Basketball Online LOGO.jpg

With so much happening at Lancaster Country Day, the timing is perfect for Jonathan Shultz to become a high school basketball head coach.

Fresh off a 19-8 record, an appearance in the District Three Class 1A title game and an opening-round win in the PIAA tournament, the Cougars’ boys program is moving into the Lancaster-Lebanon League for the upcoming season.

So when Curt Butler did not return after last season’s success, Shultz decided to apply, and was hired to keep things moving in a positive direction — a challenge he welcomes.

“When I went in for the interviews, they talked about wanting to have a push in athletics now that they are joining the league,” Shultz said.

The 1993 Lancaster Catholic grad served eight seasons as a junior varsity head coach/varsity assistant under Brad Herr at Conestoga Valley. He is thrilled to be a part of the Cougars’ inaugural L-L season.

“I coached in the league and played in it. To be able to lead the Country Day boys program as they join the L-L is a great opportunity and an honor,” he said. “It’s a great thing and it gives Lancaster Country Day a footprint in the sports community.”

An eighth-grade social studies teacher at Wheatland Middle School in Lancaster City, Shultz spent last season as head coach at Reynolds Middle School.

Shultz met with his new squad this week and immediately liked what he saw.

“They are a hard-working, dedicated group of young men and they continue working towards that success,” he said.

The Cougars will be in the newly created Section Five, along with Annville-Cleona, Lebanon Catholic, Lancaster Mennonite, Columbia and Pequea Valley.

“We will be the new kid on the block, along with Octorara,” Shultz said. “(The kids) are not familiar with the league. They are going to be going to different gyms, going against different players; but once that ball is tossed up, all that doesn’t matter.”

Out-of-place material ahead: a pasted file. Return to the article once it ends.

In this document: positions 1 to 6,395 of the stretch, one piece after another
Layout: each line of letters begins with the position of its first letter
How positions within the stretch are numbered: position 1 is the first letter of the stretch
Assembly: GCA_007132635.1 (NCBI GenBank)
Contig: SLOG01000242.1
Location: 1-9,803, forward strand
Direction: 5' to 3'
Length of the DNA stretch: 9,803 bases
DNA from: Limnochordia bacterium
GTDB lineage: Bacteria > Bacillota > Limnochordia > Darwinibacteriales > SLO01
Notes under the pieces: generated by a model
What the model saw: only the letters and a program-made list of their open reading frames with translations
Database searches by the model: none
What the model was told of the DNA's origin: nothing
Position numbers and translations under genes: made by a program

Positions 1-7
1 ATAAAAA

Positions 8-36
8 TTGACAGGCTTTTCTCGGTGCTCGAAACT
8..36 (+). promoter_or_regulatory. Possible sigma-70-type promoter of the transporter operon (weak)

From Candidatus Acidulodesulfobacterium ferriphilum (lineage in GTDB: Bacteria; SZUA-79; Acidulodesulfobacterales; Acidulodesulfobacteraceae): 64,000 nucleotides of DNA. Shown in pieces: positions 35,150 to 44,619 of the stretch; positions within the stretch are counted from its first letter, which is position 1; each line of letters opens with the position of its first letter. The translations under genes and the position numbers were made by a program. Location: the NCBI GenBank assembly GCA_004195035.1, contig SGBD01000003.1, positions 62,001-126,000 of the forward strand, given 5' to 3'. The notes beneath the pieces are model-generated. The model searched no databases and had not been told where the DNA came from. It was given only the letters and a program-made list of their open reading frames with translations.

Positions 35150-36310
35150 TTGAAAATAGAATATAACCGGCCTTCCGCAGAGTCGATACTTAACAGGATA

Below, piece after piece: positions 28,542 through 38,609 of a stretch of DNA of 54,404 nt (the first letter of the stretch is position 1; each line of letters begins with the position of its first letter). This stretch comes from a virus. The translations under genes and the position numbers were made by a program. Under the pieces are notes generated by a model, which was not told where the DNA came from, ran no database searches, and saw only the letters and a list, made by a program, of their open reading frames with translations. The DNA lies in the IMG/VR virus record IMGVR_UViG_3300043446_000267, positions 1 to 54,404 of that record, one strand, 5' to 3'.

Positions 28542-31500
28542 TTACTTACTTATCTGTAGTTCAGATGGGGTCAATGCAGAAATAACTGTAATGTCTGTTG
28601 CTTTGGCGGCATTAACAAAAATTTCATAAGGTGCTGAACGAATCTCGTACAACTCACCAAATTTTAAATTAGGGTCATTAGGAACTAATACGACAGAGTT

With strong numbers for such a small school, the Cougars have a full JV squad as well.

Shultz said that coaching in a school like Country Day provides an opportunity to build a program down through the levels.

“It’s a building that goes K through 12,’ he said. “It’s very important we start developing these players at a young age. Incorporate them into the program with camps and clinics and that creates a family atmosphere. I want the younger players to look up to the high school players.”

One thing Shultz of which is well aware is Country Day’s academic reputation. It’s another reason the job was so intriguing for him.

“I am a teacher first, and look at athletics as an extension of the classroom,” he said. “They are growing as young men, whether on the court or a field trip that may force them to miss a game. I understand that.

“I am going to hold these kids to a high standard. Passing classes is not good enough.”

With a mentor in Herr, and support of his wife, Kristin, Shultz is ready.

“I learned a lot from Brad. I would not be in the position I am today without him,” Shultz added. “(Kristin) is very excited and has been very supportive throughout this whole process. She knows the amount of time it takes and she is sacrificing as well.”